Most Kiwi drivers in this weekend's International Rally of Whangarei - including rising star Hayden Paddon - won't qualify for FIA points.
Rule changes mean that those competing in the event, which kicks off with a ceremonial event on Friday, will be ineligible for international points as FIA's latest set of rules prices most teams out of contention.
There are some pretty high-profile names competing this year, including three-time winner and 2011 production world rally champion Hayden Paddon in a Mitsubishi, and the highly rated Finn, Esapekka Lappi, in a Skoda Fabia.
As the rally is also the opening round of the Asia Pacific Rally Championship, other internationals who'll be keen to garner early series' points are Indian Gaurav Gill, Aussies Matt van Tuinen, Simon Knowles and Bruce Fullerton and Japanese pilots Hiroshi Asakura, Yuya Yamamoto, Makoto Kawahara and Frenchman Claude Clavel.
Out to keep them honest will be a number of Kiwi drivers, not least among them Richard Mason, Chris West and Emma Gilmour.
All in all, 51 teams will be hanging it out around the Northland roads in two categories. The internationally registered teams and cars run first, followed by New Zealand crews competing in the NZRC, Top Half Rally Series, or simply taking the opportunity to have fun.
The event also encompasses round two of the Brian Green Property Group New Zealand Rally Championship. This is the seventh time the event has run out of Whangarei and will be the only chance for local fans to see an international competition on its shores with the World Rally Championship rostered for Australia.
Paddon and co-driver John Kennard are off to a good start in the NZRC having notched up a win in the opening race at the Drivesouth Rally of Otago ahead of Mason and co-driver Sara Mason.
"I've really enjoyed being back in the seat and to be winning again after a tough past 12 months is a real bonus," said Paddon.
Major changes to the rules this year allow teams to do just about what they like with their cars. The major fallout is that very few cars will be eligible for FIA international points over the weekend.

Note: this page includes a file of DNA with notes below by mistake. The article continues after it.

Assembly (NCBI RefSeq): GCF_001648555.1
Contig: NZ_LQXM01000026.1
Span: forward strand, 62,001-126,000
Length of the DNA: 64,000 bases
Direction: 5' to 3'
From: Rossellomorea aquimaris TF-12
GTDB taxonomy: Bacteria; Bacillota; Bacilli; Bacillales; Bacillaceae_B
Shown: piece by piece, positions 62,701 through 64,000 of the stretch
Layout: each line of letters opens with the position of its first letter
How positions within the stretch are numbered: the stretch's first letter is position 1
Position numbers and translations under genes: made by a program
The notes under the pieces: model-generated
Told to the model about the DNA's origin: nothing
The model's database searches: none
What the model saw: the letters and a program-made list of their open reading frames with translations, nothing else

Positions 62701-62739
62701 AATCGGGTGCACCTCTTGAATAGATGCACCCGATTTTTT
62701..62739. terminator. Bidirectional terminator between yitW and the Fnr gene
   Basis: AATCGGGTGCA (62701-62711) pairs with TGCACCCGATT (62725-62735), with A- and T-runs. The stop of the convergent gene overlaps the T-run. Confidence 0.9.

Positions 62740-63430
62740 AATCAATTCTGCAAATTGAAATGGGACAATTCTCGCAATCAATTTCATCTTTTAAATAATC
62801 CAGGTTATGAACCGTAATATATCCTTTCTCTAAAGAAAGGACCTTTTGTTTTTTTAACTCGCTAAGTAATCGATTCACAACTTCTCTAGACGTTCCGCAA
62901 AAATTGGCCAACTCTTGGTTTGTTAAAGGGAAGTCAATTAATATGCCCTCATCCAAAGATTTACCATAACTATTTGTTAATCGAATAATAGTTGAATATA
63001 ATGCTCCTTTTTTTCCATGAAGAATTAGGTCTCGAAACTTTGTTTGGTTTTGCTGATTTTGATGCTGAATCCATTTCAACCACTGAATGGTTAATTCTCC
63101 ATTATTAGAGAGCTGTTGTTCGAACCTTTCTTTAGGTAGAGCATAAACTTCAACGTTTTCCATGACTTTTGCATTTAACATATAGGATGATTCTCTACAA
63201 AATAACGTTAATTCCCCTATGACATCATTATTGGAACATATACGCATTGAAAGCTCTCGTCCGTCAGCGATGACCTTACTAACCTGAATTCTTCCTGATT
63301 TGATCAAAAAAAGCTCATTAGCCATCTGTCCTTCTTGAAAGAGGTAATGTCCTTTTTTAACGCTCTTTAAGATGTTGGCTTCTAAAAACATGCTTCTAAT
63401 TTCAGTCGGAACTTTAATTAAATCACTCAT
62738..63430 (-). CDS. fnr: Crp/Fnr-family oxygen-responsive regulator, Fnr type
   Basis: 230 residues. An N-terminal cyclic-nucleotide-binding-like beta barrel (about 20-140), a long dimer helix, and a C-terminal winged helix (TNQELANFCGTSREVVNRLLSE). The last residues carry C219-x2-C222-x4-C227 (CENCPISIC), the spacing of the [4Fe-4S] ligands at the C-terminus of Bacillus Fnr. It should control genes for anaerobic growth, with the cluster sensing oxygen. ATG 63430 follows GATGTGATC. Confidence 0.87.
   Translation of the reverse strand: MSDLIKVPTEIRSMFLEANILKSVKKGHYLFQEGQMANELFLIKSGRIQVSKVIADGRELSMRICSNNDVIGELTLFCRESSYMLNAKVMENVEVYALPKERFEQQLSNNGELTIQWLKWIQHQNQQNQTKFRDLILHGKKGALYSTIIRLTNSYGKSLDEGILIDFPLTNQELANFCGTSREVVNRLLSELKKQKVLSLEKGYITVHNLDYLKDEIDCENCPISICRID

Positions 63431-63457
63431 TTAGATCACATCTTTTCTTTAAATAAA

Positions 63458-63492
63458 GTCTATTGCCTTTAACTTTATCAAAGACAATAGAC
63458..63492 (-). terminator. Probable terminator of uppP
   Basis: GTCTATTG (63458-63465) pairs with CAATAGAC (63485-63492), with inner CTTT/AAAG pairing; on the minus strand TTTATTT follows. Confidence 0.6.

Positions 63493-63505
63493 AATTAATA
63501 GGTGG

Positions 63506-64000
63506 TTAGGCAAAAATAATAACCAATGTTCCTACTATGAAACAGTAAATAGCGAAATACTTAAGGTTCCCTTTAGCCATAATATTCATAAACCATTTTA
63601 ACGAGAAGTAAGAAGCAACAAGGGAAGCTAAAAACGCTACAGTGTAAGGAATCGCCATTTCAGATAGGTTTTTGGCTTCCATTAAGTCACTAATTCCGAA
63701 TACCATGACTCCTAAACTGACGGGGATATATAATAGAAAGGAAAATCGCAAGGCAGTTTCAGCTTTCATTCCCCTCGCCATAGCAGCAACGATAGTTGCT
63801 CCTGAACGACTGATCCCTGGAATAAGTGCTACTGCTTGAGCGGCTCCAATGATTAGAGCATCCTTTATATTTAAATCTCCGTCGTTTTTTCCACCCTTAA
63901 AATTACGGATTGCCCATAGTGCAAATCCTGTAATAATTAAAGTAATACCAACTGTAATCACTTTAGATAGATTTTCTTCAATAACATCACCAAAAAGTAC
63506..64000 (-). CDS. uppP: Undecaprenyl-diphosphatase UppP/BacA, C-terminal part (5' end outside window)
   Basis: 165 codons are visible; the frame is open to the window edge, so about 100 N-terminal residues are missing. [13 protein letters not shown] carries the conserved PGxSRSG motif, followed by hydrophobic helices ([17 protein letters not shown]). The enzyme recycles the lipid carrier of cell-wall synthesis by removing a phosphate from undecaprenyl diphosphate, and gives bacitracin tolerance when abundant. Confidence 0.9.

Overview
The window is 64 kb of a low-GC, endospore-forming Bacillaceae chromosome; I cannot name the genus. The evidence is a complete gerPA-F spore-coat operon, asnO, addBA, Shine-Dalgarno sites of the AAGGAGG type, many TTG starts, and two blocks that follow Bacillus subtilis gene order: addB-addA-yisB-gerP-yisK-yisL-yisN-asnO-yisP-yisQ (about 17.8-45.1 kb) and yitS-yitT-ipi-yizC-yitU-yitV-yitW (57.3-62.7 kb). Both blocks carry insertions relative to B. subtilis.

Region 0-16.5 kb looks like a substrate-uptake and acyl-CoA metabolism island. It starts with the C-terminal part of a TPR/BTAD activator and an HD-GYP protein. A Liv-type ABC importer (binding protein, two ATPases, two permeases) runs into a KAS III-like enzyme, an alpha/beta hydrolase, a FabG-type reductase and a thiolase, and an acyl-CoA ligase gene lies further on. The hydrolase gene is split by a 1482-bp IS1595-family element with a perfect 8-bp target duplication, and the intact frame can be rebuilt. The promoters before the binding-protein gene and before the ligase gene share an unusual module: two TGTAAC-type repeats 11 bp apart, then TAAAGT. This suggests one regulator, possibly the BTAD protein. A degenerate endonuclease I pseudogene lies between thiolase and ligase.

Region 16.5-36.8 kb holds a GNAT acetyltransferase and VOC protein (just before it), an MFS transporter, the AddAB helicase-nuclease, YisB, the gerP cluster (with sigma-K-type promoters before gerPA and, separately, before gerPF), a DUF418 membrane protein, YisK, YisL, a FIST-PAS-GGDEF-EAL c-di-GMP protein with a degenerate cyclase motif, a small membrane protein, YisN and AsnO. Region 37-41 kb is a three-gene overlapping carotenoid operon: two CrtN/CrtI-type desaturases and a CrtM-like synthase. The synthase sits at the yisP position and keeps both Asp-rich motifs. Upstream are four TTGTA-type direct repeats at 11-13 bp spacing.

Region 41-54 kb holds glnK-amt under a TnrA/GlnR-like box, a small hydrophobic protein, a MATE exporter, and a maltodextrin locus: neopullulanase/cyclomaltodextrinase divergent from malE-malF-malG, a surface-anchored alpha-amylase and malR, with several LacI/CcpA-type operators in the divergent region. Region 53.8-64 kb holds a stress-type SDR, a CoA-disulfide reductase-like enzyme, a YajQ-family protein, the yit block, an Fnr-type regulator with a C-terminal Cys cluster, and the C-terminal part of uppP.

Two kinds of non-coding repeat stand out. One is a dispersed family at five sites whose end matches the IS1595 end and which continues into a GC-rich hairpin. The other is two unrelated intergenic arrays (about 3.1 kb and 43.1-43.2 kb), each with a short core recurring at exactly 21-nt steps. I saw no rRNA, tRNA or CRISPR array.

"We're not in an FIA homologised car this weekend," Paddon said. "Although it is an R4 spec car, the same as the FIA allow, it's the same old story - money. The official R4 kit is $40,000 for all the parts with the right number stamped on them.
"We've made all our own stuff here for a lot less money and although the specs are the same we can't be classified as an official FIA car - and that's where the new rules fall down," he said.
It is easy to see why Paddon and his crew don't want to spend a huge amount of money on buying FIA accredited bits for their car when they're trying to get funding together to head back to Europe.
The good thing, though, is Paddon's car will for all intents and purposes be the same as the overseas visitors', so he and Kennard will be able to gauge their speed against the likes of Lappi.
"Basically those Skodas should have the upper hand but the big thing for us is to go up against Lappi. We'll be doing the same stage as them and so we'll have a direct comparison with times."
Friday: Ceremonial opening and driver signing session.
Saturday: Leaving Whangarei at 8am, the route takes competitors over roads around Parahi in the southwest, Waipu Caves and Brooks including the Hella jump on Swamp Rd. They return to Whangarei for the new 1.5km Pohe Island Super Special stage before a 20-minute service break at the Town Basin. The route is repeated in the afternoon.
Sunday: Racing starts at 6.55am and heads south through Waipu Gorge and on to Marohemo and Batley Rd, taking in Paparoa and Cassidy Rd along the way, before returning to Whangarei for a 20-minute service break. The teams repeat the stages in the early afternoon, returning to the Quayside Town Basin for a ceremonial finish at 3.15pm.